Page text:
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Scott G Winterton, Deseret News
Jorge Fierro, owner of Rico Brand products, talks about his business as he shows off his distribution facility and restaurant in Salt Lake City on Tuesday, Feb. 26, 2019.

SALT LAKE CITY — Newly released survey data shows that over 60 percent of Utahns believe the economic impact of Hispanic-owned businesses in the state is "very positive" or "somewhat positive."

With the state's immigrant population on the rise, one local entrepreneur thinks that positive sentiment is helping to fuel growth in the state's overall economy.

Jorge Fierro, owner of Salt Lake City-based Frida Bistro and Rico Brands, said the immigrant economy is growing in Utah and becoming an important component of the Beehive State's economic success.

Scott G Winterton, Deseret News
Jorge Fierro, owner of Rico Brand products, poses for a photo in his restaurant in Salt Lake City on Tuesday, Feb. 26, 2019.

"The economy is forcing people who were comfortable working for a good company to now go out of their way to start their own company so they can really do what they came to America to do, which is to be successful," he said.

The veteran business owner said people working for him have branched out to launch their own endeavors, which is something he fully understands and supports.

"We're going to continue to experience growth of new businesses and new services provided by minorities and Latinos," Fierro said. "The rate of business (success) is (historically) really low, but because of the economy, the rates are going to increase slightly."

He said that as a state, Utah does a lot to support immigrants and minorities in their efforts to become entrepreneurs, which bodes well for those willing to put forth the effort to create their own "American dream."

The Zions Bank Utah Consumer Attitude Index for February showed that more than 2/3 of respondents "strongly agree" or "somewhat agree" that immigrants positively contribute to the Utah economy. Over 70 percent of Utahns said they would likely support Hispanic-owned businesses, the survey stated, while 84 percent of respondents said they would shop at a Latino business over the course of a year.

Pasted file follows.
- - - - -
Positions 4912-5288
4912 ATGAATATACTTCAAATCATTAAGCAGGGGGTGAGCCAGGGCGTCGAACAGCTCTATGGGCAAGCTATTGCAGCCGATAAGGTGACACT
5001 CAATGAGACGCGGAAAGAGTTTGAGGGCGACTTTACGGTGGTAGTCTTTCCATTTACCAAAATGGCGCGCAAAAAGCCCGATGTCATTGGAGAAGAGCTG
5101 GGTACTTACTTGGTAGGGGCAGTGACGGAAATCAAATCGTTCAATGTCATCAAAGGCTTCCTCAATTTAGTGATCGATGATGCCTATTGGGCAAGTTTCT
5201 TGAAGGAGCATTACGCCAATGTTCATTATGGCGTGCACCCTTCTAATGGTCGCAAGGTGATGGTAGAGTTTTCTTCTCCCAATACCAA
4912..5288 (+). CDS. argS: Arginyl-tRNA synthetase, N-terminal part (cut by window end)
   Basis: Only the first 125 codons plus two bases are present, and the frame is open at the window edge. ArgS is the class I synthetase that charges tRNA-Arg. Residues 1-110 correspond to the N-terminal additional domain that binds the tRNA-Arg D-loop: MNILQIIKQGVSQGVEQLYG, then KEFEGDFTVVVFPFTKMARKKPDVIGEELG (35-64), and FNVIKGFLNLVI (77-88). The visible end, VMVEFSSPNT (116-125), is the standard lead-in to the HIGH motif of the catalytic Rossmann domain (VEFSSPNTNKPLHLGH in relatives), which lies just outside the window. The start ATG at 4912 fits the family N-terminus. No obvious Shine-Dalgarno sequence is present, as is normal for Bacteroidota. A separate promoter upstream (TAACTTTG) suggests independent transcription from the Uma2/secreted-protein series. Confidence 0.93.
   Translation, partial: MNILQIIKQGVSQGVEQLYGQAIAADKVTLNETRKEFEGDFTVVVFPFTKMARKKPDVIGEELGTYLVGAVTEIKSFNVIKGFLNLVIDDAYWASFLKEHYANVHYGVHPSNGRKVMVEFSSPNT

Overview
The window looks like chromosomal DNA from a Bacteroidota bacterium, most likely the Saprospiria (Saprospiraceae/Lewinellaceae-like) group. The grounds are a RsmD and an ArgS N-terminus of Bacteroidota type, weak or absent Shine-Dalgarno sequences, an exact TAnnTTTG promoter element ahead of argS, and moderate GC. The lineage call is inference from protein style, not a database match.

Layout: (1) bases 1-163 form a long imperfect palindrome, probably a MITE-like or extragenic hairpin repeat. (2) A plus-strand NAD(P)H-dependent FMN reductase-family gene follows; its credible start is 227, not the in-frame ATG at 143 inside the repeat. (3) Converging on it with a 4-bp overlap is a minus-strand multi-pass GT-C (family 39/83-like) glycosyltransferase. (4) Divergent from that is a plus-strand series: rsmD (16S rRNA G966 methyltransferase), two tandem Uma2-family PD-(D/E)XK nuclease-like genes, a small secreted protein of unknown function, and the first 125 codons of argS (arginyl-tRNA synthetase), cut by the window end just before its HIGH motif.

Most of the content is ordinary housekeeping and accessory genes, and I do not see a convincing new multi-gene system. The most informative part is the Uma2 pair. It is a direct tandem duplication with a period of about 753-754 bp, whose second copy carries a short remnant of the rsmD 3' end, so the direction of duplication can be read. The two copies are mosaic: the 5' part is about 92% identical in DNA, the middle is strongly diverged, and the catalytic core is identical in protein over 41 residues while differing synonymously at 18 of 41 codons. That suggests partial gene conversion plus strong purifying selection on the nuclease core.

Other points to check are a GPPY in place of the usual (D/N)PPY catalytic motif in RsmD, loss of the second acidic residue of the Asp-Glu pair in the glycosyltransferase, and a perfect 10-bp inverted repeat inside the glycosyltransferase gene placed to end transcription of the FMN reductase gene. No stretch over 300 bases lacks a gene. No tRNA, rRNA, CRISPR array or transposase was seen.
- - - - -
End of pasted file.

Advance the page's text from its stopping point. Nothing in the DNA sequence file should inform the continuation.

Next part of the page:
The survey showed that consumer confidence in the state registered at 113.8 in February — virtually the same as the prior month. In comparison, the national Consumer Confidence Index increased 9.7 points to register at 131.4 this month.

Scott G Winterton, Deseret News
Jorge Fierro, owner of Rico Brand products, talks with daughter Mia Fierro, right, and Mia's friend Kimberly Reyes at his distribution facility and restaurant in Salt Lake City on Tuesday, Feb. 26, 2019.

The Zions Bank Utah Consumer Attitude Index is based on a representative sample of 500 Utah households taken during a monthly survey conducted by Cicero Group, with a confidence interval of plus or minus 4.38 percent at a 95 percent confidence level. The information collected is compared to both Utah Consumer Attitude Index data and U.S. data from previous months to identify key consumer sentiment trends statewide.

In Utah, Latinos make up the largest immigrant population at 17 percent, said Alex Guzman, president and CEO of the Utah Hispanic Chamber of Commerce. Speaking Tuesday at a news conference, he noted that Hispanics represent more than 400,000 people and 110,000 households statewide, with many choosing to start their own ventures.

Scott G Winterton, Deseret News
Jorge Fierro, owner of Rico Brand products, checks on an order as he shows off his distribution facility and restaurant in Salt Lake City on Tuesday, Feb. 26, 2019.

"In the state of Utah, it's very easy, simple and friendly to be a business owner," he said. "There a little bit more than 15,000 business owners that label themselves as Hispanic at the Utah Department of Commerce."

Guzman added that number is likely larger since not every Latino registers their business under their ethnic status. He estimated that Hispanic businesses infuse $9.4 billion into the state economy annually.

"We are creating jobs, we are creating products and services," he said. "We are in the land of opportunity — the beautiful state of Utah."

He said that currently Hispanics make up approximately 10 percent of all businesses statewide and that percentage could double over the next decade. He identified the five major industries where Hispanic entrepreneurs frequently establish their businesses as food, construction, professional services, temporary services, along with residential and commercial cleaning.

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Meanwhile, Chad Berbert, principal with Cicero Group, said that economically speaking, the state is strong and poised for continued growth in the near term.

Randy Shumway, chairman and partner of Cicero Group, agreed.

“We continue to see strong economic indicators in Utah even as consumer perceptions temper somewhat,” Shumway said. “Utahns have seen a robust local economy for multiple years now, and while anticipation has tempered, job and income growth remain strong and these two factors will continue to drive consumer spending in the state.”